Theatre in Wales

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Director Treatment of Authors: Objections

Radio Arts Feature

Behind the Scenes: Robert Icke , Radio 4 & iPlayer , May 15, 2019
Radio Arts Feature by Behind the Scenes: Robert Icke One of Wales' most creative theatre artists was beneficiary of a production at the state theatre of Franconia in 2016. The treatment of her play, one of some moral seriousness, was given an unusual treatment at the hands of the director. The deviation continued to such a degree, that she was forced to fall back on a creator's last sanction; to declare that the rights would be withdrawn without fidelity to her work.

David Hare's “the Absence of War” is a realist account of the strains, as he perceived it, within the Labour Party in 1990. It is a lesser work by some way than “Racing Demon” but was given a spirited revival and tour by Headlong in 2015 (reviewed here 5th May 2015.)

In France Hare saw a production of his play which fictionalises Neil Kinnock and John Smith. Two elderly actors waltzed to an accordion. A procession of masked figures appeared holding umbrellas to protect them from stage rain. In the shadows the Queen appeared to be present. The playwright, too courteous or too late to pull the rights, enquired as to its connection to his work.

“Ah, that is what we in France call “le concepte”, replied the director. “What do you call that in English?” What indeed? This tension is at the heart of the latest “Behind the Scenes” on Robert Icke.

First personal experience: I have seen three of the director's productions. “The Oresteia” won best production acclaim of 2015, an award deserved because it was. Icke's “Uncle Vanya” was mesmeric. The most commercially successful, “Mary Stuart” which played the West End and toured, was good. But Terry Hands' production for Theatre Clwyd was stronger, with more nuance, menace and politics to it.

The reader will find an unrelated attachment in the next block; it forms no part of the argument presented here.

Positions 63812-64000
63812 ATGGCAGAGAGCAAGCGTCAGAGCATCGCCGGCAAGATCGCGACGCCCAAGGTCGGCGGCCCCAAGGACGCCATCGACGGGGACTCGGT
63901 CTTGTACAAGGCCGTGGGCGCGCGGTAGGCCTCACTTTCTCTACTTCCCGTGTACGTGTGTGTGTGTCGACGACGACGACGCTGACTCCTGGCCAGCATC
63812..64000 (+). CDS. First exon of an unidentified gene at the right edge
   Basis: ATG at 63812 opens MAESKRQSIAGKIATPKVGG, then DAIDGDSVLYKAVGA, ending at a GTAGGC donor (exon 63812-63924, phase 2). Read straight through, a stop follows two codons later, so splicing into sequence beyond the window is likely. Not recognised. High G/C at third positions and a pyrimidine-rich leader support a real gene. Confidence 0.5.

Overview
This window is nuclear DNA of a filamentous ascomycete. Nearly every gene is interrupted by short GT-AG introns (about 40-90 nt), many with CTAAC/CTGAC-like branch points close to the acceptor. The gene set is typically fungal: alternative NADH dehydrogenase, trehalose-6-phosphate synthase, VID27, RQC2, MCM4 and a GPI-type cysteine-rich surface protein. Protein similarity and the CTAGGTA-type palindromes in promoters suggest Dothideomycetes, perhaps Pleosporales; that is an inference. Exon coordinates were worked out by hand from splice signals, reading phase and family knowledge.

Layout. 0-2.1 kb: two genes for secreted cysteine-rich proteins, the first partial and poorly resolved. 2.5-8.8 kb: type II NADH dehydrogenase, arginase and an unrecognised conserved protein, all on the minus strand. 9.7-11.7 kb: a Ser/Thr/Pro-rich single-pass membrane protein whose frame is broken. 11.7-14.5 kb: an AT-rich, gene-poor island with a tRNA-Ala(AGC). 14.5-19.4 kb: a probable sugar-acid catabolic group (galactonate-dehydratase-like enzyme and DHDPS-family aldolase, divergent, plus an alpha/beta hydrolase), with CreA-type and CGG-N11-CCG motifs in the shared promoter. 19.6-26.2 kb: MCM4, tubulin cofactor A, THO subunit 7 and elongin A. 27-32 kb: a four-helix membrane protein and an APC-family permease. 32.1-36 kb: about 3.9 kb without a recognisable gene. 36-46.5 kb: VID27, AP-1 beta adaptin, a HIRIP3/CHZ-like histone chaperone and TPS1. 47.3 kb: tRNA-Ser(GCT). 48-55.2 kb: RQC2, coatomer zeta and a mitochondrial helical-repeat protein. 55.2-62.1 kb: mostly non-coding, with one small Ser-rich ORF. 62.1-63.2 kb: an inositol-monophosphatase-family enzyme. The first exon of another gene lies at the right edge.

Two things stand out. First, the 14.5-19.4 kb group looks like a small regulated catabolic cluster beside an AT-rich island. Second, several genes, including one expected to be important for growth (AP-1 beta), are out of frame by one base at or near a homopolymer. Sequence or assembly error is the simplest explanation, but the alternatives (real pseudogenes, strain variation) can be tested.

The Icke personal story is without a doubt remarkable. The upbringing in Stockton-on-Tees was an hour and a half to a producing theatre in Sheffield or Newcastle-on-Tyne. The Gala Theatre in Durham was an hour away. Cultural life was video gaming and cinema. The catalyst for a life in theatre was seeing Kenneth Branagh as Richard III.

But like another “Behind the Scenes”, reviewed below February 15th 2018*, the programme gives over-prominence to the producer view. The voice-over is pally in tone, referring to “Robert.” A commentator from outside the company is allowed in early with “the play is about truth and lies and the difference between truth and reality. In the age of social media and mob mentality all of that seems incredibly live in terms of modern debate.”

Nor as I recall it. The last time I saw the play- (Peter Hall, magnificent, David Threlfall as Werle, Alex Jennings Ekdal)- Ibsen in 1884 was writing on a theme that Gerhart Hauptmann was doing in “Vor Sonnenaufgang” in the same decade. Moral idealism results in wreckage and pain. That is not just topical, a less interesting and a lesser purpose anyhow, than perennial. The preference for virtue of intent over pragmatism of result does service to neither the arts nor the politics in Wales.

But beneath the promotional flavour of the programme there is a current of discomfort. Early on, the voice-over slips in “this classic is radically reimagined and partially rewritten with a contemporary audience in mind.” That “rewritten” is the nub of it. Michael Billington makes a late entry (22:40).

“My deep objection is to the idea of Robert Icke becoming a kind of auteur or pseudo-author adding a layer on top of Ibsen. My argument is very simple. Ibsen was a great dramatist. Ibsen's imagination is superior to that of Robert Icke. Ibsen is not some poor fledgling writer who needs the help of Robert Icke. It is Robert Icke who should be subservient to Ibsen.”

Billington is full of praise for the director, his extraordinary visual sense, the casting, the performances. But he ends with “Let him go and write his own if he wants to write a play.”

Robert Icke is not a figure in the theatre of Wales. But the dialectic at the centre of the programme, for which he is subject, is. There is an issue of the relationship between national broadcaster and theatre. The BBC has clout, but in the arts it tempers criticism. It would never adopt this policy towards public life. It would not treat politics in this vein, and we would be better off with debate.

*As a postscript the writing of this comment prompted a reading of the last “Behind the Scenes” article. So many words flow weekly that a reviewer forgets most of it. The previous article below is frank, tending perhaps to harsh, yet nonetheless appears to be accurate. Certainly the word “Rhyl”, which appears in the last line of paragraph 6, is replaceable in 2019 with “Newport.”

“Behind the Scenes: Robert Icke” can be heard at

Reviewed by: Adam Somerset

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